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Peter Millett

Ambassador to Libya, Tripoli

Part of UK in Libya

11th July 2016 Tripoli, Libya

Getting To Know Libya

Since the Presidency Council arrived in Tripoli, I have had the pleasure of visiting the city five times.  The most recent visit was during Ramadan.

The first impression was the welcome I received and the friendliness of the people.  From my arrival at Matiga to the staff in the offices, there was a warm welcome and a genuine interest in the role we can play in supporting the Government of National Accord.

I was also able to see for myself the very difficult living conditions for the Libyan people.  I saw the queues outside the banks: people waiting in the hope that they could access their cash.  I saw the buildings that had not been rebuilt or repaired since the revolution.  And I saw the rubbish in the streets, littering the seafront, Martyrs Square and the streets.

The Libyan people deserve better.  The revolution was a massive movement that mobilised the people against a hated dictator.  The young fighters who confronted the well-armed forces loyal to Qadhafi were incredibly brave.  They risked their lives for the greater good of all Libyans.

The aftermath of any major shift in power always raises expectations.  Revolutions all round the world have usually removed a bad regime for someone who promised a better life.  Most cases have resulted in disappointment.  Indeed, almost any process of change will suffer setbacks.

Change takes time.  It takes commitment, dedication, courage and resilience.  It is unlikely to be comfortable or pleasant and probably requires sacrifices.  Yet progress is impossible without change.  At the end of the day, it will be worth it.

When I meet Libyans, I can see their enthusiasm and desire for change.  And I can see the potential they have to make their country a better place.  They bring precisely the commitment, dedication and courage that are needed.

An example is the many young Libyans who were interviewed for post-graduate studies in the United Kingdom this coming academic year.  The quality of the candidates was high and selecting the ones who were successful was difficult.  I look forward to meeting them before they go.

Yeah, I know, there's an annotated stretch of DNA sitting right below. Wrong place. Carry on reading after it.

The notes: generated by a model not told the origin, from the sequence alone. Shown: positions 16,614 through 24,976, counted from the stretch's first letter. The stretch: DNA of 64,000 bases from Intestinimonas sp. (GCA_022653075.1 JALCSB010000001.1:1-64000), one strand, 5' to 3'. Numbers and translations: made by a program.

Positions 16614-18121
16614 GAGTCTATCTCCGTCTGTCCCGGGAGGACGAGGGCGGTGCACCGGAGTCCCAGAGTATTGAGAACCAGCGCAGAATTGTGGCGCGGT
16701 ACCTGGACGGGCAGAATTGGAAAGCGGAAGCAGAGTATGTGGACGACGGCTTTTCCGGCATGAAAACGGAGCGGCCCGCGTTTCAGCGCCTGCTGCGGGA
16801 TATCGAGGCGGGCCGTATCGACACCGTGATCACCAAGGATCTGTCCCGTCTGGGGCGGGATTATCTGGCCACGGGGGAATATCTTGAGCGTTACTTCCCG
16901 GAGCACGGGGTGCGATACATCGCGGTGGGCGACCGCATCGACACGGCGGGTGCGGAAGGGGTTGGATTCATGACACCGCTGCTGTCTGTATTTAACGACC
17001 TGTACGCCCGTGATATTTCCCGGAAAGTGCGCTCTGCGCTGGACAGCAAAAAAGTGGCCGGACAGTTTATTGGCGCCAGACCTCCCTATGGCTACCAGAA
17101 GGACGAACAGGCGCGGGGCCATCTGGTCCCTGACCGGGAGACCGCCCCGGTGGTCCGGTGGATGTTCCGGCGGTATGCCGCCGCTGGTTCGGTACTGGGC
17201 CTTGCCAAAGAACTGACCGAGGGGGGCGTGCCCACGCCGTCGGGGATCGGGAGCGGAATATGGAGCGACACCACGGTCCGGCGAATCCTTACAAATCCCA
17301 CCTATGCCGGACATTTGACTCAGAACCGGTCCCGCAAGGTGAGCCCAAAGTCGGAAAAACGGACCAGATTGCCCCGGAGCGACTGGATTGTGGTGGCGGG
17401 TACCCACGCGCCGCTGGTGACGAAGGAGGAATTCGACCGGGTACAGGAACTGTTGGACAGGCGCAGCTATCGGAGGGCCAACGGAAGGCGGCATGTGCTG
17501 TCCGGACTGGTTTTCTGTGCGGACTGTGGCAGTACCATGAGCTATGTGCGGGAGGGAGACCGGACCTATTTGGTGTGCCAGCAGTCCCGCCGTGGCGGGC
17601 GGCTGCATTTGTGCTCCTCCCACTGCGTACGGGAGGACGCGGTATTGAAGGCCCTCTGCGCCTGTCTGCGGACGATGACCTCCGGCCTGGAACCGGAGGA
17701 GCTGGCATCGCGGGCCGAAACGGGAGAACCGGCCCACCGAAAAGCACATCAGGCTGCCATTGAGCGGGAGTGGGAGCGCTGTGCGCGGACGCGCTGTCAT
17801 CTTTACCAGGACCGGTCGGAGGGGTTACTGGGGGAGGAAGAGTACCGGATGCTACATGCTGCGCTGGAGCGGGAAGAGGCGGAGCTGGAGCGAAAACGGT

This human potential can be matched with the economic wealth of the country.  Libya has the largest oil reserves in Africa and a relatively small population: the ratio of wealth per head must be one of the highest in the world. This wealth belongs to all Libyans and the revenue that it brings must be used to bring benefits to all parts of the country.

That means carrying out urgently needed programmes and projects to improve the living conditions of Libyans in the east, south and west. Things that will make a difference quickly: getting the electricity working all day and night, rebuilding damaged schools and hospitals and clearing the rubbish from the streets.

We are keen to help bring these benefits to Libya.  We took action to protect Libyan civilians in 2011; we want now to help those people finish the job of change.  We want the same benefits as the Libyans: peace, security and prosperity.

I strongly believe that this Government of National Accord has the ability and will to achieve this aim.  Many Libyans might disagree and challenge the agreement that brought them into place.  But it was the result of dialogue between Libyans and was endorsed by the UN Security Council.

We hope that the House of Representatives will give them a formal vote of confidence.  But meanwhile, the needs of the Libyan people are too urgent to wait.  Politics inevitably generates disagreement, but ultimately a pragmatic approach is required.

I look forward to visiting Tripoli again soon.  But I also want to meet more Libyans in all parts of the country: East and South and other parts of the West.

About Peter Millett

Peter arrived in Tunis on 23 June 2015 to take up his post as Ambassador to Libya. Previously he was British Ambassador to Jordan from February 2011 to June 2015. He was High Commissioner to…

Peter arrived in Tunis on 23 June 2015 to take up his post as
Ambassador to Libya.
Previously he was British Ambassador to Jordan from February 2011 to June 2015.
He was High Commissioner to Cyprus from 2005 – 2010.
He was Director of Security in the Foreign and Commonwealth Office
from 2002-2005, dealing with all aspects of security for British
diplomatic missions overseas.
From 1997-2001 he served as Deputy Head of Mission in Athens.
From 1993-96 Mr Millett was Head of Personnel Policy in the FCO.
From 1989-93 he held the post of First Secretary (Energy) in the UK
Representative Office to the European Union in Brussels, representing
the UK on all energy and nuclear issues.
From 1981-1985 he served as Second Secretary (Political) in Doha.
Peter was born in 1955 in London.  He is married to June Millett and
has three daughters, born in 1984, 1987 and 1991.  
His interests include his family, tennis and travel.